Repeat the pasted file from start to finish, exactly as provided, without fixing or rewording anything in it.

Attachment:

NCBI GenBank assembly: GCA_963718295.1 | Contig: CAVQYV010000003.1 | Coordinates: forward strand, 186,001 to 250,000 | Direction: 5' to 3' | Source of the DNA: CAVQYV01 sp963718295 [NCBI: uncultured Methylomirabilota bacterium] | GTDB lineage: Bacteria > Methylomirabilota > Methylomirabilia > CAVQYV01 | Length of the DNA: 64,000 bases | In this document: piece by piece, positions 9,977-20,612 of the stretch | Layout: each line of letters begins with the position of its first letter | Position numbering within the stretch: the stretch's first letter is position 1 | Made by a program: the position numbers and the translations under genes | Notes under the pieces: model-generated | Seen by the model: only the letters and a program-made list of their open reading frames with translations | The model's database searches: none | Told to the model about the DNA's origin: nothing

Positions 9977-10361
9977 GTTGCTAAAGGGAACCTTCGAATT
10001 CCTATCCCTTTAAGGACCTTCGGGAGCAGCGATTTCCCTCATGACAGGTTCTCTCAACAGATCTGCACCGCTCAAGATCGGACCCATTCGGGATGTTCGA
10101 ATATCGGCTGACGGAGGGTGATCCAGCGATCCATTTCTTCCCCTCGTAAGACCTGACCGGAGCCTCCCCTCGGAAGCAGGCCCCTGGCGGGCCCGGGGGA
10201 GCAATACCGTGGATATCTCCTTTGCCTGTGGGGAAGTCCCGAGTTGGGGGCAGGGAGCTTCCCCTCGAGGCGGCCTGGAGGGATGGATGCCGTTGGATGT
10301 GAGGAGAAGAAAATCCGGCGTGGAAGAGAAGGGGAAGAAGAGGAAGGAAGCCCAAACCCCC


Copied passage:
NCBI GenBank assembly: GCA_963718295.1 | Contig: CAVQYV010000003.1 | Coordinates: forward strand, 186,001 to 250,000 | Direction: 5' to 3' | Source of the DNA: CAVQYV01 sp963718295 [NCBI: uncultured Methylomirabilota bacterium] | GTDB lineage: Bacteria > Methylomirabilota > Methylomirabilia > CAVQYV01 | Length of the DNA: 64,000 bases | In this document: piece by piece, positions 9,977-20,612 of the stretch | Layout: each line of letters begins with the position of its first letter | Position numbering within the stretch: the stretch's first letter is position 1 | Made by a program: the position numbers and the translations under genes | Notes under the pieces: model-generated | Seen by the model: only the letters and a program-made list of their open reading frames with translations | The model's database searches: none | Told to the model about the DNA's origin: nothing

Positions 9977-10361
9977 GTTGCTAAAGGGAACCTTCGAATT
10001 CCTATCCCTTTAAGGACCTTCGGGAGCAGCGATTTCCCTCATGACAGGTTCTCTCAACAGATCTGCACCGCTCAAGATCGGACCCATTCGGGATGTTCGA
10101 ATATCGGCTGACGGAGGGTGATCCAGCGATCCATTTCTTCCCCTCGTAAGACCTGACCGGAGCCTCCCCTCGGAAGCAGGCCCCTGGCGGGCCCGGGGGA
10201 GCAATACCGTGGATATCTCCTTTGCCTGTGGGGAAGTCCCGAGTTGGGGGCAGGGAGCTTCCCCTCGAGGCGGCCTGGAGGGATGGATGCCGTTGGATGT
10301 GAGGAGAAGAAAATCCGGCGTGGAAGAGAAGGGGAAGAAGAGGAAGGAAGCCCAAACCCCC